Every ruler needs to know what God tells King Cyrus in today’s First Reading: “I have called you . . . though you knew me not.” (X 2)
As we cast our eyes south of the border we hear many voices predicting and speculating about flawed human leaders. We must pray that those elected will be instruments of God for life as well as for liberty.
The Roman occupation during Jesus’ day was, in a similar way, a judgment of Israel’s unfaithfulness. Jesus’ words in today’s Gospel are a powerful reminder of this: “Render unto Caesar and unto God what is God’s.” We are exhorted to keep our allegiances in priority because everything belongs to God.
The Lord alone is king and the Kingdom of God is in this world but not of this world.“My Kingdom is not of this world,” Jesus tells us as recorded in John ch. 18; but it begins here in His Church which reflects God’s glory among all peoples. As citizens of heaven (Philippians 3:20), we are called to be a light to the world (Matthew 5:14)—working in faith, labouring in love, and enduring in hope, as today’s Epistle counsels us.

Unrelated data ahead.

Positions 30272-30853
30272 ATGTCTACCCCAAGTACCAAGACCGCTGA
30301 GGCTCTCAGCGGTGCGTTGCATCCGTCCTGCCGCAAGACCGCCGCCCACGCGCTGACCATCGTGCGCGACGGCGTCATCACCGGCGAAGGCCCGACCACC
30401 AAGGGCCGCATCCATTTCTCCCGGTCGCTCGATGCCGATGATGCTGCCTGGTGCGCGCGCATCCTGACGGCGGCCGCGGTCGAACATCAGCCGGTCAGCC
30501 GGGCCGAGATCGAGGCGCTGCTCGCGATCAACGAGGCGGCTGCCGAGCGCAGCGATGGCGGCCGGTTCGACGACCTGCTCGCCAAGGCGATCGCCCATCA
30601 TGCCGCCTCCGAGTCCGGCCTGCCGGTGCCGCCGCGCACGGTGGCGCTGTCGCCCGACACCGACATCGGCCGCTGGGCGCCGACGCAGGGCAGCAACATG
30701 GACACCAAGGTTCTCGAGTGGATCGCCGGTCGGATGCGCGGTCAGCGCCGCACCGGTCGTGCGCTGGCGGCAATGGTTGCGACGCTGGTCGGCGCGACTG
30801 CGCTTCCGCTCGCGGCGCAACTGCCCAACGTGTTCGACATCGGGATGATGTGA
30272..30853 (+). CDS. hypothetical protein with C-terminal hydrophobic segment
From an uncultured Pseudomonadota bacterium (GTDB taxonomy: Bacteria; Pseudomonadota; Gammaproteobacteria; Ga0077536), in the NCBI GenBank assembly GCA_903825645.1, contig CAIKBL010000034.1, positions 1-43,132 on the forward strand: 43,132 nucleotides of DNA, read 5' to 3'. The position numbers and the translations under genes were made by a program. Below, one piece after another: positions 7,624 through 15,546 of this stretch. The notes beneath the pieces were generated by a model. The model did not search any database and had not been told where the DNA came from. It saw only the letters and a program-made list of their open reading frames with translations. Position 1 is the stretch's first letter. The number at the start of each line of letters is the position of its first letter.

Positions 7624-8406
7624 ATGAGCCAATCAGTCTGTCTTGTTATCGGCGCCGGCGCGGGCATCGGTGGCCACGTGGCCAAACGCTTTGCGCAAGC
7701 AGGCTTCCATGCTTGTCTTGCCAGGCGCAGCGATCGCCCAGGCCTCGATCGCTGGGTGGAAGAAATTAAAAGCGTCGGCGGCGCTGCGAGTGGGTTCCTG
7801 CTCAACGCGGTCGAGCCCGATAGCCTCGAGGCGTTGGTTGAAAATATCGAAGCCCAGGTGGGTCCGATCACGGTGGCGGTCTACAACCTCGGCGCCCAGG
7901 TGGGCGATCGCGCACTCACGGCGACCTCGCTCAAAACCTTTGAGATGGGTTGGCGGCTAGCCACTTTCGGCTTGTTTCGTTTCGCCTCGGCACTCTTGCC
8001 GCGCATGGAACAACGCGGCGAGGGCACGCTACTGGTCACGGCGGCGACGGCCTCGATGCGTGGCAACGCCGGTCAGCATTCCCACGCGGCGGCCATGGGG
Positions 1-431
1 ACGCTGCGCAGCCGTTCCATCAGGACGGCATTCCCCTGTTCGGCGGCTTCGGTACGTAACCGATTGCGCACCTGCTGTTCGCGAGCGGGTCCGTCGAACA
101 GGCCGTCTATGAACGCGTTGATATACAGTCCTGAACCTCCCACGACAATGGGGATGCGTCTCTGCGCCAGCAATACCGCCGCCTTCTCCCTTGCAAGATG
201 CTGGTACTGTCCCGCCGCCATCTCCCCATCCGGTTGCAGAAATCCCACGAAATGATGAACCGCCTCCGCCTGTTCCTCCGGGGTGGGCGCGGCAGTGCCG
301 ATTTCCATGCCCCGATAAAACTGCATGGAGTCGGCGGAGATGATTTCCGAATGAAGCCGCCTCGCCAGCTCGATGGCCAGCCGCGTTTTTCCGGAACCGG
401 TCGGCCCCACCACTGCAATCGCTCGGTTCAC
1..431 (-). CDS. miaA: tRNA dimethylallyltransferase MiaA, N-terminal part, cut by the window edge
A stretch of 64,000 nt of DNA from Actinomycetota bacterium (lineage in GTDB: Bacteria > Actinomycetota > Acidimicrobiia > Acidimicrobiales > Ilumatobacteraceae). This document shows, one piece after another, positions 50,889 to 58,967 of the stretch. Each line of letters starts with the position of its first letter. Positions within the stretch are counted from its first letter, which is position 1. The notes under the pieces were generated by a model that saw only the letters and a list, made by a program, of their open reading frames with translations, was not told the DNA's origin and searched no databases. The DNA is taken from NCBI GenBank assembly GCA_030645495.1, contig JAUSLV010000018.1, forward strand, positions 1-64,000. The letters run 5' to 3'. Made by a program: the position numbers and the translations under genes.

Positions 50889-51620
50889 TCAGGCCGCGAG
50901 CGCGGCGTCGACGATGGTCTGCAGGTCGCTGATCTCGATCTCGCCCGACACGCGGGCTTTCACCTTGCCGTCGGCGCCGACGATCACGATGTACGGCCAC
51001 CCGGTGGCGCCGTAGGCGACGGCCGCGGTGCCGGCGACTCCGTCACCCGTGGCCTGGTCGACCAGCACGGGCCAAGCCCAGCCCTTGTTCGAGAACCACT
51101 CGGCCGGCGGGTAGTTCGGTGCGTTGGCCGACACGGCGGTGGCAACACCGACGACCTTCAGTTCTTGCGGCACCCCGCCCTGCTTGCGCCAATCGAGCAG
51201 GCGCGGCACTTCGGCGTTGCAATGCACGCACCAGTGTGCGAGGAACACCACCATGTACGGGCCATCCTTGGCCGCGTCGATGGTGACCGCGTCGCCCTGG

The secular government is there to show concern for the common good and obedience to laws—unless they conflict with God’s commandments as interpreted by the Church (Acts 5:29). So we must pay taxes but we must not submit to the anti-life policies which threaten all humanity.
We owe God everything. Yes, the coin bears Caesar’s image but we, his baptized people, bear the image of God. (Genesis 1:27). We owe God our very lives—all our heart, soul, mind and strength, offered as a living sacrifice of love (Romans 12:1–2) in the Body of Christ.
We pray for our leaders that, like Cyrus the Great, they do God’s will (1 Timothy 2:1–2)—until from the rising of the sun to its setting, all humanity knows that Jesus is Lord.
Readings: Isaiah 45:1,4–6